One of the finest ways to practice this is to not pretend when you’re in pain. Instead, pursue a remedy. Maybe it’s more time with God. Or you may want to try professional therapy for a while. It may be letting go of a destructive relationship or addictive behavior. Inform others that you’ll be making choices instead of apologizing that you have a doctor’s appointment.
Sometimes caring for yourself can be as simple as slowing down, allowing yourself to smile at yourself in the mirror, and saying true things about yourself. Speak to yourself with God’s grace, the way He would talk to you.
Remember, you are always growing and becoming the adult He sees. It’s worth your time to love and care for what He’s given you.
3. Refuse self-depletion
It’s possible that even the temptation to serve can pull you down like quicksand. When you’re feeling old or wrecked, it may be because you’ve been people-pleasing in areas that are way outside your giftedness.
Not only can this cause exhaustion, but it opens the door to its evil twin, resentment. If you work and live (and try to gain value) by doing more and more ad nauseum, rather than doing things meant for you, you’re choosing self-depletion.
During these swells of over-serving, you’re prone to get twisted up in lies. Ask God to lead you to truths in His word that will release your grip, free you from fatigue, and invite you into grace. When you cultivate grace toward yourself, you refresh your ability to offer it to others. When you refuse to be critical and judgmental of yourself, loving others comes easier.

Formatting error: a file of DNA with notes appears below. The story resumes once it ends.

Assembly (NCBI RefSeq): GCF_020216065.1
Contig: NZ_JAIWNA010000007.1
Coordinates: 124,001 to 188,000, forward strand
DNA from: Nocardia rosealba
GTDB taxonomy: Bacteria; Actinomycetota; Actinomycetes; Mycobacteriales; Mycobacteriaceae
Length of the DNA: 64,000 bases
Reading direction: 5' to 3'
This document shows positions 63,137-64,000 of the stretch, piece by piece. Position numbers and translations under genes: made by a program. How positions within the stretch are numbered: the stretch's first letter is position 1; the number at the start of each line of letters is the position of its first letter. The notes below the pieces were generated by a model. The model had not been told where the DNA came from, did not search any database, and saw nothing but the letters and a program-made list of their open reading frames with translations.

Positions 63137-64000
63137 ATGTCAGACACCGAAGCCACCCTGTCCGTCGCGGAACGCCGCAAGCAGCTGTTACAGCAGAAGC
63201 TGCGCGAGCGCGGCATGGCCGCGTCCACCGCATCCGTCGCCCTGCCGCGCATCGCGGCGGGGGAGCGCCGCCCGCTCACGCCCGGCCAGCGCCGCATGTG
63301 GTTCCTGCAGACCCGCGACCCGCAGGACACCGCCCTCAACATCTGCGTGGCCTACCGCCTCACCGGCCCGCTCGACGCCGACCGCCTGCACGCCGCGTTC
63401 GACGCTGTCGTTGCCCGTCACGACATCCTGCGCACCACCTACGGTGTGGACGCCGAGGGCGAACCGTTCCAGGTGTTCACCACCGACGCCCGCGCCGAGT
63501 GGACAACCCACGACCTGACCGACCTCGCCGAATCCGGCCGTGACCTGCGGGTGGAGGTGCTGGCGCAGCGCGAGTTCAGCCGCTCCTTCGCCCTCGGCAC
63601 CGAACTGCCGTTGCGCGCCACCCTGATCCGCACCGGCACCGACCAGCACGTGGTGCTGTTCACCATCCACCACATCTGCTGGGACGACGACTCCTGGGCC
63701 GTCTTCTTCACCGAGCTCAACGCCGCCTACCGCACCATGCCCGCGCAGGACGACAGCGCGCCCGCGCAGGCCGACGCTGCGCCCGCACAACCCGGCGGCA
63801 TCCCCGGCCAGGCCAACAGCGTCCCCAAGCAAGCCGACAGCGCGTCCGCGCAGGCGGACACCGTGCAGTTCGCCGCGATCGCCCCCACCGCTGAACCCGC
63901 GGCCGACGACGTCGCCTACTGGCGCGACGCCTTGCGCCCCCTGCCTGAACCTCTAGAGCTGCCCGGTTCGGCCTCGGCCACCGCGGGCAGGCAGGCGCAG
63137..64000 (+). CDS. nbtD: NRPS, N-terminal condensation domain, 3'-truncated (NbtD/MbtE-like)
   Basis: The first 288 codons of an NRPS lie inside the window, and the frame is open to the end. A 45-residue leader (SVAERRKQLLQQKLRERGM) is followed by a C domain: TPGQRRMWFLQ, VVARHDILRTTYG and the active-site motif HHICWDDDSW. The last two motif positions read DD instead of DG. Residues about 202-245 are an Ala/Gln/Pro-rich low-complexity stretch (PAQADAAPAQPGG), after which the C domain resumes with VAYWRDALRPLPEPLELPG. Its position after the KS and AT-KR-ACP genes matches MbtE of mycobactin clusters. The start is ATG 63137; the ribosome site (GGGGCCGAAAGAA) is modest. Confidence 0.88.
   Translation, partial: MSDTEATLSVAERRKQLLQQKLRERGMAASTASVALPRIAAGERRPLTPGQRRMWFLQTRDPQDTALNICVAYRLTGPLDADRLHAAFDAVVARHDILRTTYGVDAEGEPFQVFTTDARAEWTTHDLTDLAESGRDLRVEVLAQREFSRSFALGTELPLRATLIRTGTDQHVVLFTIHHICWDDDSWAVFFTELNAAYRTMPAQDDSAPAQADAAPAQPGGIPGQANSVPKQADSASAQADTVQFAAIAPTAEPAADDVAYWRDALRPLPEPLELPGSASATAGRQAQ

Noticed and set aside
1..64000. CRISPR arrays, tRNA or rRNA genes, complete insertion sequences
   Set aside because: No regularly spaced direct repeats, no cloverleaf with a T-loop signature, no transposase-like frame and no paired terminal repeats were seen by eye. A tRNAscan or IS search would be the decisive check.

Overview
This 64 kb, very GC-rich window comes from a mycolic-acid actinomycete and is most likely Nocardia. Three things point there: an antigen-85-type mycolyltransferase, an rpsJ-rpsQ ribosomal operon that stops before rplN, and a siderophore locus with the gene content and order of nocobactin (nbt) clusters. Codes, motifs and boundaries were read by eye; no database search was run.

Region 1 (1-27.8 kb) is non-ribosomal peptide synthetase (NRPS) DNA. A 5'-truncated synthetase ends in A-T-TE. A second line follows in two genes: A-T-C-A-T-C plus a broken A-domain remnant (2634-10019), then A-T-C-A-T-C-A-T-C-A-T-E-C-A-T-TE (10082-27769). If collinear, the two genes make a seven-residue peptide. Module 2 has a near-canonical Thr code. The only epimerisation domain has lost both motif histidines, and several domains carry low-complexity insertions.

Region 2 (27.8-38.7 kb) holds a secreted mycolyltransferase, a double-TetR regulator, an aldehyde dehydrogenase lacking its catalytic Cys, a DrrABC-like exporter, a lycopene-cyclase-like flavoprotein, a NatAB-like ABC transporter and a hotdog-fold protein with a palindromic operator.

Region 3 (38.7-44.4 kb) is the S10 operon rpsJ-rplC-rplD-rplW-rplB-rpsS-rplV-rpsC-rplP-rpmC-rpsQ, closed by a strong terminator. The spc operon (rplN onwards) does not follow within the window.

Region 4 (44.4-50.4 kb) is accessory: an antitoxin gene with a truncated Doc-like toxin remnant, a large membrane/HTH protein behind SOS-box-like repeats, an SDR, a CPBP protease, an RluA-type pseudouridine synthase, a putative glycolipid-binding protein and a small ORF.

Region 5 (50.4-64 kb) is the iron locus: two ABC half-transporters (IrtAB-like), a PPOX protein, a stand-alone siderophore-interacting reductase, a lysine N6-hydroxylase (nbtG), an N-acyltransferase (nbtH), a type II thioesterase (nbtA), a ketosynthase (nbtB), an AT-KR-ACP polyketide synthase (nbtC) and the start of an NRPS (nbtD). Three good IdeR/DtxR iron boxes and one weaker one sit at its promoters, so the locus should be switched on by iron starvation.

In all this, ask for God’s wisdom and strength to guide you back on the path He made for you, even if that involves erasing some to-dos and commitments. It’s no easy task, but the rewards of renewal are worth it. If you’re ready to get started, begin with this prayer. Pray it often as you lean into who God made you to be and what He is asking you to do:
Dear God, today I celebrate that I’m always in the process of renewal. You are always doing a “new thing.” I feel stretched, challenged and burned out…but I’m realizing that restoration is found in trusting Your goodness and character. As I let go of resentment and overdoing, will you multiply my effectiveness? Show me how to steward the life you’ve given me. Thank you for loving me, just as I am. Thank you that your mercy is new every day. In Jesus’ name, amen.
Copyright 2021 Lia Martin. All rights reserved.